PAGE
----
They were gonna give me notes on my script, and Michael just goes, ‘I don’t even know what to say.’ And he throws my script across the room and goes, ‘This is a piece of blank.’ And I’m just sitting there, like, ‘What?’ And April says, ‘Okay, Michael. It’s cool. Let’s just sit down and go through the script and give Janette notes. Let’s fix it.’... He’s just like, ‘I don’t even know what to say to this.’

The incident clearly stuck with the writer, as she was able to recount it nearly three decades after her first episode aired back in 1993. Nevertheless, she expected to stay on at Boy Meets World beyond Season 1 with the potential to become a staff writer, as April Kelly suggested, although she wasn’t ready to celebrate when there was no contract. According to Kotichas, Kelly went on vacation to France after promising that she’d given Michael Jacobs a list of writers who needed to remain on board for Season 2 and that he’d agreed to it. 

The writer said that while the co-creator was on vacation and Kotichas herself was cleaning up after Season 1, this happened: 

Cut to: we got let go, and we’re not on the show. I sent April a telegram in France to her hotel, saying ‘We’ve been cut.’ And I’m sure her agent did too. We just got cut… We weren’t brought back… It was traumatic for me. I loved the show, and I liked what we were doing with it. We were taking it slow.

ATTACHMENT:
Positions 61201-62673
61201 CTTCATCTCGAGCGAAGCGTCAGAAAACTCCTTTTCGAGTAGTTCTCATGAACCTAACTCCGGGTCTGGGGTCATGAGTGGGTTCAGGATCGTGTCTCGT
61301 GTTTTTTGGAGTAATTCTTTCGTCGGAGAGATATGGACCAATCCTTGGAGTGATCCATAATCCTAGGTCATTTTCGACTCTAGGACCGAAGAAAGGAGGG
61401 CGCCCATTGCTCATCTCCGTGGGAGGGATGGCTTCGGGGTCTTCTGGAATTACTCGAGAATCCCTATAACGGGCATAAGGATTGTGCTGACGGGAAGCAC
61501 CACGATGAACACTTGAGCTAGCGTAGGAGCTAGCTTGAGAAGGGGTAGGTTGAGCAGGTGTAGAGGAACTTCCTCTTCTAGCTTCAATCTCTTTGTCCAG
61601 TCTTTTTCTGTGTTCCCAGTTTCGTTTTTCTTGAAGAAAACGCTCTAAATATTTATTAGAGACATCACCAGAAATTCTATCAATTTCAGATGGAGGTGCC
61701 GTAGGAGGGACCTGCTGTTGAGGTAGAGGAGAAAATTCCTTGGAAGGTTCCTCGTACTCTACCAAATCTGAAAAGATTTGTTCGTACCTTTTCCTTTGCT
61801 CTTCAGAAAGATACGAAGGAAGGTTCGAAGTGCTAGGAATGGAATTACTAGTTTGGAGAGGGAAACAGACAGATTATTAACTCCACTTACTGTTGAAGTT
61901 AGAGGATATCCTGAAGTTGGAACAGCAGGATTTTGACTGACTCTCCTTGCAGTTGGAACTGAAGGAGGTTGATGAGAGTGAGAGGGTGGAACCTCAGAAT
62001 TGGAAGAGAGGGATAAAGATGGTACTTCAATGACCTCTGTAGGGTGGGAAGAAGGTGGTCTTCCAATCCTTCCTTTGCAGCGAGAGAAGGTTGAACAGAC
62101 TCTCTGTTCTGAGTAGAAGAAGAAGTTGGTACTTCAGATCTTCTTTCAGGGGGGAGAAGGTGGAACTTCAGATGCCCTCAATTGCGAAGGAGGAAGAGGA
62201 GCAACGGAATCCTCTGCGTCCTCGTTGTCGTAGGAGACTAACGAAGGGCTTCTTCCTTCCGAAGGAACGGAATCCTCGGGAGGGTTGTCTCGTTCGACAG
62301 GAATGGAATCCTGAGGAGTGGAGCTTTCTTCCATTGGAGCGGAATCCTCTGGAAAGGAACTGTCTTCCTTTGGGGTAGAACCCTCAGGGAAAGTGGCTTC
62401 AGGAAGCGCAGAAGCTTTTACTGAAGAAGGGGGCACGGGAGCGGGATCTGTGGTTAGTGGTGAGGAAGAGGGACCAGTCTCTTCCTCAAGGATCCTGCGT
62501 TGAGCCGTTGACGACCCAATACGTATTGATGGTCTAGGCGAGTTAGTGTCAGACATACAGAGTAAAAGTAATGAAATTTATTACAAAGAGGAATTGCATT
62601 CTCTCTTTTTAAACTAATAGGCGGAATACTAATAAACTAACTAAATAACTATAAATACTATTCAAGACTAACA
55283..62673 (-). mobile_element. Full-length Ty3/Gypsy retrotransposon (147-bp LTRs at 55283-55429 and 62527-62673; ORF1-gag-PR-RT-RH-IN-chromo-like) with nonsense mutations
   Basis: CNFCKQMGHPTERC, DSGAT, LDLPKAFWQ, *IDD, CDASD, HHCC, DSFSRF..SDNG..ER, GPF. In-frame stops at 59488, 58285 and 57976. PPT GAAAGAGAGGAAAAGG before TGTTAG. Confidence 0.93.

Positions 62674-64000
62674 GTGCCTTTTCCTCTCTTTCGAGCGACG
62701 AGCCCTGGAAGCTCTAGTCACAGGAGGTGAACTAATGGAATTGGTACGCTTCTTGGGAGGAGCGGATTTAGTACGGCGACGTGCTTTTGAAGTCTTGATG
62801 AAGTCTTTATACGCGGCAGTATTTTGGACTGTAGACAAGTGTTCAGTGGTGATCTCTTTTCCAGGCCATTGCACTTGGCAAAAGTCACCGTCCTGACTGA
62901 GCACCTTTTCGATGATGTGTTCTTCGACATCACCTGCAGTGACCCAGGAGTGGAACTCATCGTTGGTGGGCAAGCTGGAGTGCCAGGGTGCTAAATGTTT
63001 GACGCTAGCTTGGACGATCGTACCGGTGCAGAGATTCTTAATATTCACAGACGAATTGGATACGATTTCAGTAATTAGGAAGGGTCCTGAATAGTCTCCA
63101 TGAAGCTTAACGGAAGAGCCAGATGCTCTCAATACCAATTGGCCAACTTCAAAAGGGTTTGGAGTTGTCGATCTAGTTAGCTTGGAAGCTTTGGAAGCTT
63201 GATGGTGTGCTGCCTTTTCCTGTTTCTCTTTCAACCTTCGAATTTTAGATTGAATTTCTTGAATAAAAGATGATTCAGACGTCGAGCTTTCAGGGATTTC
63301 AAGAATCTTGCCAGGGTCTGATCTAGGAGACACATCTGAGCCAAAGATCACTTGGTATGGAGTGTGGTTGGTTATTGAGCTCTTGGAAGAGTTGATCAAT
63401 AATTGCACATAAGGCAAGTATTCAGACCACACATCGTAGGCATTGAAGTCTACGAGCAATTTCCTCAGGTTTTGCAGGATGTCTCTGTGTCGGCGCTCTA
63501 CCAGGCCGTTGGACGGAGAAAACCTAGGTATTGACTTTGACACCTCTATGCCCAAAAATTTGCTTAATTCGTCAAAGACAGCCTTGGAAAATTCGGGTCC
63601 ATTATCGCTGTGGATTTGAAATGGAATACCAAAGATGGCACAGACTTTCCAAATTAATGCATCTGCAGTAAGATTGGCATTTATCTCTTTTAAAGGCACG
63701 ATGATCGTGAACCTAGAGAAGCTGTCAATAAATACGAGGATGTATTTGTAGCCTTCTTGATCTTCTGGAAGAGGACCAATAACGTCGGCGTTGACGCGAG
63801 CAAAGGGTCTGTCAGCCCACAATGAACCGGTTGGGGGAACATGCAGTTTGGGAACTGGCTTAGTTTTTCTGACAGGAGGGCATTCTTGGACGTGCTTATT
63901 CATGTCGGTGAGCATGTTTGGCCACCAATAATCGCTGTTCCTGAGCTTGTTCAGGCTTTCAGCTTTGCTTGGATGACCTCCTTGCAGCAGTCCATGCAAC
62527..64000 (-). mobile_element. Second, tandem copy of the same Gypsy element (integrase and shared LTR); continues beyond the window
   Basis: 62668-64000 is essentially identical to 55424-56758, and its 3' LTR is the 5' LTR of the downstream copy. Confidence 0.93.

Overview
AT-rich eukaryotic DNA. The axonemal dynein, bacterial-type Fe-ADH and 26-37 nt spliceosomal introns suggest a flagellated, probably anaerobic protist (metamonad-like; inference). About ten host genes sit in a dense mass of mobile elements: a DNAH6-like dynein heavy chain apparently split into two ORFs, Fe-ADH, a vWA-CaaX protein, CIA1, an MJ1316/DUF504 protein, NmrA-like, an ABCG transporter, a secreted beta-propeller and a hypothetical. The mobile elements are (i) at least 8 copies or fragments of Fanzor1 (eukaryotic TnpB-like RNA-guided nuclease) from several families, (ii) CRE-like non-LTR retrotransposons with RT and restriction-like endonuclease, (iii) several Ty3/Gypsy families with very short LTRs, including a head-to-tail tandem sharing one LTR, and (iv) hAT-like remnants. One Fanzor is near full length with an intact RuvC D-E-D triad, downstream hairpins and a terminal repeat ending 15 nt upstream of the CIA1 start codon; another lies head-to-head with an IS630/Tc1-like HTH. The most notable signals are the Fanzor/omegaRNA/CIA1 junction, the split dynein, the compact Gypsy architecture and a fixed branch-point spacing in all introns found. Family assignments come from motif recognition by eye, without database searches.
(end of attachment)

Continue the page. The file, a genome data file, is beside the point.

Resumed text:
Rider Strong responded that he hadn’t heard the version of events in which April Kelly was cut, believing that she’d left herself because she was “fed up with the show and left because of the politics.” The actors noted that there was a different tone in Season 2 after Season 1, and Danielle Fishel went on to say that they didn’t have Kelly’s version of events to confirm all the details of what Kotichas said.

That said, Fishel herself shared a story back in 2022 about harsh criticism that she received from Michael Jacobs on her first week at Boy Meets World at the age of 12, including the threat of being fired. While it remains to be seen if more sides to the story will be revealed as the stars continue to revisit their time on the show, it’s clear that there was a lot more happening behind the scenes than fans could have known when it was originally airing. 

Actor Anthony Tyler Quinn has shared the story of how Michael Jacobs initially said that he would be back to continue playing Mr. Turner in Season 4, only to be cut two months later due to the network and studio. Actress Trina McGee, who played Angela Moore, has spoken about “disrespectful” incidents on the set of Boy Meets World, and Maitland Ward opened up about being “sexualized” as Rachel, suggesting that Michael Jacobs and the writers enjoyed playing with that. 

If you want to revisit the run of Boy Meets World, you can find the series streaming with a Disney+ subscription. If you’re in the market for some newer content instead, you can find plenty of options on our 2023 TV premiere schedule.

Laura Hurley
Senior Content Producer

Laura turned a lifelong love of television into a valid reason to write and think about TV on a daily basis. She's not a doctor, lawyer, or detective, but watches a lot of them in primetime. CinemaBlend's resident expert and interviewer for One Chicago, the galaxy far, far away, and a variety of other primetime television. Will not time travel and can cite multiple TV shows to explain why. She does, however, want to believe that she can sneak references to The X-Files into daily conversation (and author bios).